Between the Lines

‘Weeping’ Mary Statue At Wairiki Catholic Parish, Taveuni

“Tears” flowing down Mary’s cheeks is a significant symbol of blessings for Catholics.
10 Apr 2019 11:39
‘Weeping’ Mary Statue At Wairiki Catholic Parish, Taveuni
The weeping Mary statue at Wairiki, Taveuni.

They are calling it the Taveuni miracle in Wairiki Catholic Parish in Taveuni – a ‘weeping’ statue of the Virgin Mary, the Mother of Jesus Christ.

People from different faiths including Methodists and Hindus and the business community had flocked to Wairiki, said to be the largest parish in Fiji with 7000 members.

“Tears” flowing down Mary’s cheeks is a significant symbol of blessings for Catholics. It has been stored in bottles and the cloth used to wipe the tears have been kept to bless people.

The travelling statue came from the Vatican, Catholic sources claim, and it has been in Wairiki for three months since it arrived in the country. It left Wairiki on Sunday in a boat for an unknown destination.

When Mary was carried to the boat “she was crying again and the statue suddenly became heavy” said one witness.
It is understood that the tears phenomenon is being investigated by the church to establish its authenticity.
Reports of a weeping Virgin Mary statue are not uncommon.

In July last year, in New Mexico, a similar incident was reported there.
The liquid on the statue was olive oil and balsam – the same mixture found in Taveuni . It is used for certain Catholic rituals after being blessed by a bishop.
Claims about supernatural phenomena, including weeping statues, have historically been common in Catholicism. A well-known example is the Madonna of Syracuse, Sicily, a plaster statue that has shed tears since 1953. Last year, in fact, weeping statues were reported in Hungary, Argentina and Macedonia, just to name a few.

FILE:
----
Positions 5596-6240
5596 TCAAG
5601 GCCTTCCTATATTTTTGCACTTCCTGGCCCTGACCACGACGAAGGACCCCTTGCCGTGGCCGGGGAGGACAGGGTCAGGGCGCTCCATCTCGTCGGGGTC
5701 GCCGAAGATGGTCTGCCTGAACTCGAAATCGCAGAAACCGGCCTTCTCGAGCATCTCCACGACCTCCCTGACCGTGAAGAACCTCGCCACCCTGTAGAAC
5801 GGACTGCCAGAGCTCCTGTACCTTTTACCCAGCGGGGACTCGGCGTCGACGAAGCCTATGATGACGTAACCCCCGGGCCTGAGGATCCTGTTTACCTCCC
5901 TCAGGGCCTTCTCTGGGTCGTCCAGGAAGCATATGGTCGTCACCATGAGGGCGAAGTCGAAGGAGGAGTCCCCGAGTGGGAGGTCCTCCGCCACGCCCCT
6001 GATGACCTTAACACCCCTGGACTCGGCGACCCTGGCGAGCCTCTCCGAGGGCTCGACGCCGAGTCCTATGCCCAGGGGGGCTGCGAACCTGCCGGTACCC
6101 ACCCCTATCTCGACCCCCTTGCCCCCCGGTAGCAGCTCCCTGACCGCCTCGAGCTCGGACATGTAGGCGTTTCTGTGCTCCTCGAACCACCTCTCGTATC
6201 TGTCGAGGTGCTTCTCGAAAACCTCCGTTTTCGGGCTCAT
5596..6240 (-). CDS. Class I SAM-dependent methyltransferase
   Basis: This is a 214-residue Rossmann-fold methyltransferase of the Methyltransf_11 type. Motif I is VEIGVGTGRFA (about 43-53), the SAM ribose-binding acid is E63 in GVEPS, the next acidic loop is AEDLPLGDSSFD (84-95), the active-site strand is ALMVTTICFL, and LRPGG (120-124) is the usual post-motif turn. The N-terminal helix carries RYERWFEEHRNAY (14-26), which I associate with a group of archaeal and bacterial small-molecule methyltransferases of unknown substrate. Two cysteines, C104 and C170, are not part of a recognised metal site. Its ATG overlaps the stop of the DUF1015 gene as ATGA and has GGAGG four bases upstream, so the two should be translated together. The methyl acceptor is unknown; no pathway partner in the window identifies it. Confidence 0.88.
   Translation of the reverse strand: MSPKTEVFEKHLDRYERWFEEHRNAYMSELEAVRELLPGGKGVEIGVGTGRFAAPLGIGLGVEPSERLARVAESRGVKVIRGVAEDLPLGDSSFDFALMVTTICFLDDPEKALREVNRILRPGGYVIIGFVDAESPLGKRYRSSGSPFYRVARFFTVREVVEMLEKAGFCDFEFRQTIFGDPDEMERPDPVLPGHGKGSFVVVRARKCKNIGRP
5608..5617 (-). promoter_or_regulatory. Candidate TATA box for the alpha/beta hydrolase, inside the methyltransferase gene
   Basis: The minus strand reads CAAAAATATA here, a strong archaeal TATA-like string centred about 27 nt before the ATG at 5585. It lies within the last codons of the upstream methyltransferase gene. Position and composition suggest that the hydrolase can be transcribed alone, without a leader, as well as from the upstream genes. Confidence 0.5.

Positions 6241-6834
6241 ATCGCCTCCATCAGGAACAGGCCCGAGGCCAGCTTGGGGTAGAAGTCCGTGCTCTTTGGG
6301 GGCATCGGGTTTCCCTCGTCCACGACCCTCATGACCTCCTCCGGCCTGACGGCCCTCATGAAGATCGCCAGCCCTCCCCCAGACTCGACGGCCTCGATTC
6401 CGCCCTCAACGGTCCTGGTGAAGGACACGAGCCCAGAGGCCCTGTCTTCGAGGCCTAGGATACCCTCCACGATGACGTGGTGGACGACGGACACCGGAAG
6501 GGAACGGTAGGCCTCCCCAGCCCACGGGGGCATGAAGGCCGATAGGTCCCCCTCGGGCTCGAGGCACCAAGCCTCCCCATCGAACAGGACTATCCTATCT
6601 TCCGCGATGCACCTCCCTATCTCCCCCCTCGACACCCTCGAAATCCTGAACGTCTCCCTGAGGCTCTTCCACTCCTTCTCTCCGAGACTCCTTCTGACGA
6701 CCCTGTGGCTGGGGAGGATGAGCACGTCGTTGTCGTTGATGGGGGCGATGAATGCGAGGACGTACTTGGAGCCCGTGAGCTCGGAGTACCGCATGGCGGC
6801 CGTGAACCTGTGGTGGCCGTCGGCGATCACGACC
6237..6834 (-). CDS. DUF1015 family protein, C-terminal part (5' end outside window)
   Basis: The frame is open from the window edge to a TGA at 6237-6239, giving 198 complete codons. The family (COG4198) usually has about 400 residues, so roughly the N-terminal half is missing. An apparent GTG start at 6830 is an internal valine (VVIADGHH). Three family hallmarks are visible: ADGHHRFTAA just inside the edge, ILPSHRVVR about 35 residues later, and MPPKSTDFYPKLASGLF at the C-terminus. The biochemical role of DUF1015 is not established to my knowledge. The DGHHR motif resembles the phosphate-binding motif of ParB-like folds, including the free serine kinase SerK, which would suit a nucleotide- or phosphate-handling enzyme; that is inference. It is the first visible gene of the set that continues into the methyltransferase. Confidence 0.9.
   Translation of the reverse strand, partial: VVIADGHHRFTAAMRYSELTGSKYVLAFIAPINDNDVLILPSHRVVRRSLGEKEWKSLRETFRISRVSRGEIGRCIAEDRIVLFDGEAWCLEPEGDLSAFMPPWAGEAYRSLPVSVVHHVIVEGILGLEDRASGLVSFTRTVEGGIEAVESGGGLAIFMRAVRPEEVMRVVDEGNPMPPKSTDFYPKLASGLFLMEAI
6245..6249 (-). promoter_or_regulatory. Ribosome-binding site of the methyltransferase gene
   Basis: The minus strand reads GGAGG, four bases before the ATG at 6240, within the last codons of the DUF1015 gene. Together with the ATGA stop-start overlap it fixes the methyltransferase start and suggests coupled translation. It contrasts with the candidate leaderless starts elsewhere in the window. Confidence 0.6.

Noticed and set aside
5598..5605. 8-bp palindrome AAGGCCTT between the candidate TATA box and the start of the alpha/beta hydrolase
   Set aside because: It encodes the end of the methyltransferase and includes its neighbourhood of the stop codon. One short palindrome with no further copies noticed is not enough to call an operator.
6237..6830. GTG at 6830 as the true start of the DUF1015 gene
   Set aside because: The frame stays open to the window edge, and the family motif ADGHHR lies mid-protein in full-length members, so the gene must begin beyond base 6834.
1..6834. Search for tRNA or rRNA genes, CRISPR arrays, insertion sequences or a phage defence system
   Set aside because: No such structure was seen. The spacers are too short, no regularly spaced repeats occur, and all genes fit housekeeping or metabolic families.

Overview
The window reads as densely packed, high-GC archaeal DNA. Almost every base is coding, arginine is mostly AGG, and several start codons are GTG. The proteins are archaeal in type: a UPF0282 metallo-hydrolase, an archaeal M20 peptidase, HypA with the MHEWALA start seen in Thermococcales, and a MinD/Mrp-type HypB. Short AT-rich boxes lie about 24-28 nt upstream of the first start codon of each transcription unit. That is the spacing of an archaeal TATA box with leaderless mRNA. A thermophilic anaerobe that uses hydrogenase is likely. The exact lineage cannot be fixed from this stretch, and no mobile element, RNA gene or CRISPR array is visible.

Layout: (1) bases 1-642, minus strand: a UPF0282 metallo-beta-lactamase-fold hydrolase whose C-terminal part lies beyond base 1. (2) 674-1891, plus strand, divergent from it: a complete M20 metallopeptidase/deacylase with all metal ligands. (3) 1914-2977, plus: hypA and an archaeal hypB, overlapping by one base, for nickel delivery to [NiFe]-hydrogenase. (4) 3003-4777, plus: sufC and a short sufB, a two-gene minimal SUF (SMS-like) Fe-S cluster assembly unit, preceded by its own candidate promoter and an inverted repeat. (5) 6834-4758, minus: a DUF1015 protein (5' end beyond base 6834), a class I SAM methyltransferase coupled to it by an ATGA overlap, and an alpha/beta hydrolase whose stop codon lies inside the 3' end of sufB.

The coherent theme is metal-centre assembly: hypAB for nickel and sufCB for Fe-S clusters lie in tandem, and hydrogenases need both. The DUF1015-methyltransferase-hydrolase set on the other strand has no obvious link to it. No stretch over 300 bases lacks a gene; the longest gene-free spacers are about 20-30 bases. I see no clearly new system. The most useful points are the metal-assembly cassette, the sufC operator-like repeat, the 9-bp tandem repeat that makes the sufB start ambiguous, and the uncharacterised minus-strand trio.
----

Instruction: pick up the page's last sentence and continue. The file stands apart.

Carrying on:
To understand why a weeping statue would be religiously meaningful, it’s first important to appreciate the connection between miracles and the Virgin Mary.
Catholics believe Mary is the mother of Jesus Christ and, therefore, the mother of God.

Throughout Catholic history, supernatural events have been attributed to Mary’s power. When France’s Chartres Cathedral burned, only Mary’s relic – called “The Veil of the Virgin”– survived after being safeguarded by three priests who were miraculously preserved from the heat and flames.

Mary’s tears have special significance for Catholics: She cries not only over the sins of the world, but also over the pain she endured in her earthly life, referred to as “the seven sorrows of Mary.”

It’s not surprising for a weeping statue of Mary to become an object of prayer and devotion.
And when this happens, the local bishop sometimes steps in to investigate as it has now happened in Taveuni to see if there is a possibility of trickery.

Watch the video below taken by Tama Senibua at Wairiki, Taveuni on Sunday April, 7, 2019.

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